Child poverty in Canada is our failure

One of the most obvious issues that people in Canada can agree on is that children are precious and should have the support and care needed to thrive. This does not only apply to our children, but all children. There should not be a child in Canada going to bed hungry, lacking basic needs, health care, and education. We all agree, right?

So, it baffles the mind that 29 years after all federal parties unanimously supported a resolution to end child poverty in Canada by the year 2000, Canada’s child poverty rate is 19.6 per cent. That means there are over 1.4 million children living in poverty.

On Parliament Hill on Tuesday, November 20, National Child Day was marked by an All-Party Anti-Poverty Caucus event co-sponsored by Campaign 2000Oxfam CanadaChild Care Now, and the Canadian Federation of University Women, and involved young students from the Ottawa-Catholic School Board. It was an opportunity to shine a light on child poverty in Canada in the very place where the commitment was made to end it 29 years ago.

Campaign 2000’s Executive Director, Anita Khanna, and Sid Frankel from the University of Manitoba presented the Campaign 2000 annual report card on child and family poverty in Canada, titled Bold Ambitions for Child and Family Poverty Eradication. The report highlights the disturbingly high rates of poverty for children in Canada, particularly Indigenous, racialized, and recent immigrants, along with pointing out where the federal government’s new poverty reduction strategy needs to be strengthened to respond to the urgency of this reality.

Anita Khanna stated that child and family poverty in Canada are about social inequity, not personal choices. Children and families face barriers every step of the way given the lack of safe and affordable housing, secure jobs with fair wages, and access to adequate education and health care. These challenges multiply for those facing discrimination due to race, gender, disability, and so on.

The new federal poverty strategy starts a process of setting targets and timelines for poverty reduction and providing some tools to monitor the process. However, much more is needed, particularly more ambition.

For Campaign 2000, real action to address child poverty should be aiming at a reduction by 50 per cent within the next 5 years, not the next 15 years. As well, there are more programs and investments needed to meet more ambitious goals.

One major missing piece in the poverty strategy is a commitment to universal, high-quality childcare. This need was highlighted by a young teen mother who shared her story. She talked about the barriers she faced, having been homeless and pregnant, and then trying to finish high school and care for her child. She was fortunate to be able to attend a special school in Ottawa for single, teen mothers that provides child care. But, as she stated, getting a childcare spot should not be like winning the lottery. There needs to be more fairness, and justice, in how we support children and families.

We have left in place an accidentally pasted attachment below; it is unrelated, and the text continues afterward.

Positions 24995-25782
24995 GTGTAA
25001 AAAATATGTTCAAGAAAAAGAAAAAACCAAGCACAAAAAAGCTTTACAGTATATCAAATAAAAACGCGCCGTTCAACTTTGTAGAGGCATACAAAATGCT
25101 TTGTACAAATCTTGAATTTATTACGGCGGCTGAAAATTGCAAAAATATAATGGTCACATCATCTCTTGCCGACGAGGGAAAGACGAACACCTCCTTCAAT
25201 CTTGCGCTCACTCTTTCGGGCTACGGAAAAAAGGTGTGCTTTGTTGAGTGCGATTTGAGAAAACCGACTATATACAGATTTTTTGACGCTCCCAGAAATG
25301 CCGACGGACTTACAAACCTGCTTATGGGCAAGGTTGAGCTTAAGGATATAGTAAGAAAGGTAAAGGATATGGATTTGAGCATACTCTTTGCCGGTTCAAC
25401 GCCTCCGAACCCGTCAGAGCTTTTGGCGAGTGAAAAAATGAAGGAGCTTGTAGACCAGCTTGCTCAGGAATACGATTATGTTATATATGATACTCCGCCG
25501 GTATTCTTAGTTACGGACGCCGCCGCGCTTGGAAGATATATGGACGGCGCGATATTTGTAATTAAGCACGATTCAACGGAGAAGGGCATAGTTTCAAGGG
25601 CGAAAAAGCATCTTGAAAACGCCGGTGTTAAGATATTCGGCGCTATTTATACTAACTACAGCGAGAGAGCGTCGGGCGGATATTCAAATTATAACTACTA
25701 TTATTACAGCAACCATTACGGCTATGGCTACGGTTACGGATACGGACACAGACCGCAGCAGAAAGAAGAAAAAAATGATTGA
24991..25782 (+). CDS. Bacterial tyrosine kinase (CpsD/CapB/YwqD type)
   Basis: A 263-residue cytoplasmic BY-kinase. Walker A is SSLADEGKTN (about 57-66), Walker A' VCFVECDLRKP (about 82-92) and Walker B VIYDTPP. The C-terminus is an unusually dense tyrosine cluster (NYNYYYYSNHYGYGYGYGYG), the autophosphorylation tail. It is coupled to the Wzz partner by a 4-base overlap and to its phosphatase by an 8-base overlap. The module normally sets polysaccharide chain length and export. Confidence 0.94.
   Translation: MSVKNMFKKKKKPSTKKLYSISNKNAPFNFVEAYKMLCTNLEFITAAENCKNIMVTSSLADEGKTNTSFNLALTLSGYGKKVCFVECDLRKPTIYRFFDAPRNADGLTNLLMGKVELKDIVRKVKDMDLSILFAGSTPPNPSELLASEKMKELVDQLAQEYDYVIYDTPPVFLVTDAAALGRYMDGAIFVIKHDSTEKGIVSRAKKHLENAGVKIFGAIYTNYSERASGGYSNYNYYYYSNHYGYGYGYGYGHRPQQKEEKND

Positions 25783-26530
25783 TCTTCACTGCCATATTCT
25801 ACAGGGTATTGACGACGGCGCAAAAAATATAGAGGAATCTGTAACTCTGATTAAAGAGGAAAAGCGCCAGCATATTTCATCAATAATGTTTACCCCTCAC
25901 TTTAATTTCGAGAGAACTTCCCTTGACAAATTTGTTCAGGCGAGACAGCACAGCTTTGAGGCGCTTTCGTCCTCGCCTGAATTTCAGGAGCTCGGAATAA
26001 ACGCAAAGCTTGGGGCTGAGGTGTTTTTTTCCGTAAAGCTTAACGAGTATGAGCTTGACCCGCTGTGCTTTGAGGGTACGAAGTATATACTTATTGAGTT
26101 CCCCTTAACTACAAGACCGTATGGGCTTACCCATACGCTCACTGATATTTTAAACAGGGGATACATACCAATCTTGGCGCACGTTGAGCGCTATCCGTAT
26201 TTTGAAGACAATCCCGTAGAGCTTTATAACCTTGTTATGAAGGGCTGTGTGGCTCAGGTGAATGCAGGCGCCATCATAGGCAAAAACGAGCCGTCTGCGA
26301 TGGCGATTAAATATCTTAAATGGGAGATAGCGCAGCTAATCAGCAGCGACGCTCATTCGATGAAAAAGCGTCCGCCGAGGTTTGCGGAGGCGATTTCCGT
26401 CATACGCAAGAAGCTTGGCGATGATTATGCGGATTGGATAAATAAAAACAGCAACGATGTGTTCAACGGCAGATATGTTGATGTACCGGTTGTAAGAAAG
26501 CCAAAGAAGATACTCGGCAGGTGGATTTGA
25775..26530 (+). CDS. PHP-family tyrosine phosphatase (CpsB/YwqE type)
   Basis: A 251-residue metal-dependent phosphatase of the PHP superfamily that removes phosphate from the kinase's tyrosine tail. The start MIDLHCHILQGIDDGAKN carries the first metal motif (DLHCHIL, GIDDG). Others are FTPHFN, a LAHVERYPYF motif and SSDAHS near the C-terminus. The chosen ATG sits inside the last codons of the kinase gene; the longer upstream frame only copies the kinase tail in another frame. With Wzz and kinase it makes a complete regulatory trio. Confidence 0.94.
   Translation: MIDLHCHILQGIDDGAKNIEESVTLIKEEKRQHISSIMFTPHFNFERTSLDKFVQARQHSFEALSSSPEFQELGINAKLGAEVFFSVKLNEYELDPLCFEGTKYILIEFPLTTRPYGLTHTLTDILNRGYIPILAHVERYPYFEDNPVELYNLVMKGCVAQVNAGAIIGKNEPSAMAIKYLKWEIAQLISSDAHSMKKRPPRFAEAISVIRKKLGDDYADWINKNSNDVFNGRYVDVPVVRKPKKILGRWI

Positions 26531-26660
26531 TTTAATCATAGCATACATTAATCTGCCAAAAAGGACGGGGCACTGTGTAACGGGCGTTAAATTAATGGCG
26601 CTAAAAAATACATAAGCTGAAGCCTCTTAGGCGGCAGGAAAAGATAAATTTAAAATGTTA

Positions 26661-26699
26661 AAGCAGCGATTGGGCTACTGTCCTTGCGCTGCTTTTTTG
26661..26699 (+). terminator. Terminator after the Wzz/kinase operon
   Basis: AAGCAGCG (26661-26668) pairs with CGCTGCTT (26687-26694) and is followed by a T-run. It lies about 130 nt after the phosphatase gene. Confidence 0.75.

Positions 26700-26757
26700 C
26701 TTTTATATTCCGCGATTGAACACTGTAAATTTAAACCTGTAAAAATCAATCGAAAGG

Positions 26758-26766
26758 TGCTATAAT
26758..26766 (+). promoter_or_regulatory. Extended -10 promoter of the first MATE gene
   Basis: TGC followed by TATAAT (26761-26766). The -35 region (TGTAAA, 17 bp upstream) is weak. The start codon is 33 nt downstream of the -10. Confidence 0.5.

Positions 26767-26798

CPJ and the Dignity for All campaign have called for a strengthened poverty reduction strategy, most recently in Dignity for All’s annual Chew on This! activities.

As we head toward 30 years of our failed promise to end child poverty in Canada, it is essential that the federal government is pushed to strengthen its poverty strategy, with further programs and investments, and more ambition. We cannot fail another generation of children.


  • Sarah was first introduced to CPJ during her practicum placement with Canada Without Poverty, where she worked briefly on the Dignity for All campaign. Sarah’s passion for social justice became entrenched during her studies at Carleton University. She is especially interested in systematic injustices and the effects these injustices have on marginalized groups within Canada and beyond. This includes a special interest in power relations and remedial strategies. She holds an Honours Bachelor of Arts degree in Human Rights and Social Justice, combined with a double-minor in Anthropology and Political Science. This unique, interdisciplinary combination has helped Sarah achieve a broader understanding of the cultural, political, and rights-based components of complex socio-economic issues. Sarah is also passionate about the legal components of social justice and has been pursuing a law degree at the University of Ottawa since completing her time with CPJ.

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